On February 18, Josh Ten-Haken Riedel, assistant director of spiritual formation, and faculty from the College of Health Sciences and Nursing and the College of Pharmacy, hosted an event focused on spirituality and occupational wellness. The overarching theme of the event was compassion fatigue.
“The conversation about compassion fatigue is one critical aspect of integrating faith and work,” shared Riedel. “We are called by God to love and serve those in need, but are also called to honor our human limitations. This program was designed to help students better navigate the complexities of working in the healthcare and helping professions.”
Keynote speaker Dr. Douglas Crews, assistant professor of social work, kicked off the event with an overview of compassion fatigue before beginning breakout sessions. He explored the importance of self-care and discussed the warning signs of compassion fatigue, as well as healthy responses.
Breakout sessions included smaller groups honing in on more specific aspects of self-care and compassion fatigue. Dr. Crews led a session on developing a personalized self-care plan with attendees. Dr. Tamara Lemmonds and Dr. Allison Koch from the School of Occupational Therapy dove into the importance of caring for the caregiver. Riedel led a group in spiritual practices as self-care. Guest speaker Katherine Zambardi guided a session on how to create a nourishing environment for self-care.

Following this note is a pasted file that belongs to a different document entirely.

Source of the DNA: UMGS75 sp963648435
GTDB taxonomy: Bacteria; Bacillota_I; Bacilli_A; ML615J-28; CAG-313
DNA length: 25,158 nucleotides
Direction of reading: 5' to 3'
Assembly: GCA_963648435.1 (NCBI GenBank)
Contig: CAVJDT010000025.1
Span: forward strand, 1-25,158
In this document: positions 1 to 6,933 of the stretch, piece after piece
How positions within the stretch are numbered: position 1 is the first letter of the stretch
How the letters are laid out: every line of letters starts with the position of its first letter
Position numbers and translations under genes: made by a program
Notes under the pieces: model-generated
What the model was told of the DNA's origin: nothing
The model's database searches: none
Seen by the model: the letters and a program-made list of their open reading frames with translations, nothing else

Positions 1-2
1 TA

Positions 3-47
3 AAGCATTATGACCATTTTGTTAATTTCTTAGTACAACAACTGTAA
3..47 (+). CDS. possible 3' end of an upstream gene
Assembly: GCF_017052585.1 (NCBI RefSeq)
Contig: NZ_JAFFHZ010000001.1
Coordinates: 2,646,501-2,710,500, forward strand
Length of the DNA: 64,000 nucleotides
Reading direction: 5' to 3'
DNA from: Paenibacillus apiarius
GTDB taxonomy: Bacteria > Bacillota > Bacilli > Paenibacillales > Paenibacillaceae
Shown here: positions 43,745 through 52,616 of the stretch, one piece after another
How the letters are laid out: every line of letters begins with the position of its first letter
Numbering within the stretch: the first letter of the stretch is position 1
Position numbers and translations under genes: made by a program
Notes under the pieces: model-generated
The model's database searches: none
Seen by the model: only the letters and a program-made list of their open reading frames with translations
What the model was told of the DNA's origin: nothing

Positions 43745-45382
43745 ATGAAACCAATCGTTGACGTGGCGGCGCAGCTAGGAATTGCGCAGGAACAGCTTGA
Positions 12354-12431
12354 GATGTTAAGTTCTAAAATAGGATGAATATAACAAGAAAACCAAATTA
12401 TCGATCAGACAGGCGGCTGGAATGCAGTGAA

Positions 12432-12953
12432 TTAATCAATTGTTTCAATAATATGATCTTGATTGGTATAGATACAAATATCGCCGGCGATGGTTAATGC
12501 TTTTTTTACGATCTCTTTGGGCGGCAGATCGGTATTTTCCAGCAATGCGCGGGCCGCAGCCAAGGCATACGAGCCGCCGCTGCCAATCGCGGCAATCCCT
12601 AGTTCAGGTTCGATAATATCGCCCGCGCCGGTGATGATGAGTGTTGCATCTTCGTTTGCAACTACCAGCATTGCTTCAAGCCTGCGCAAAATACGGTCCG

With more than 90 attendees including students, faculty, community members and alumni, the event was a huge success. Riedel explained, “This program is part of an ongoing initiative between College of Health Sciences and Nursing, College of Pharmacy and University Ministries to explore how Christian faith and spirituality shapes the work of professionals in healthcare and other helping professions. We believe a central aspect of the Belmont education is preparing our students to thoughtfully integrate their faith into their work.”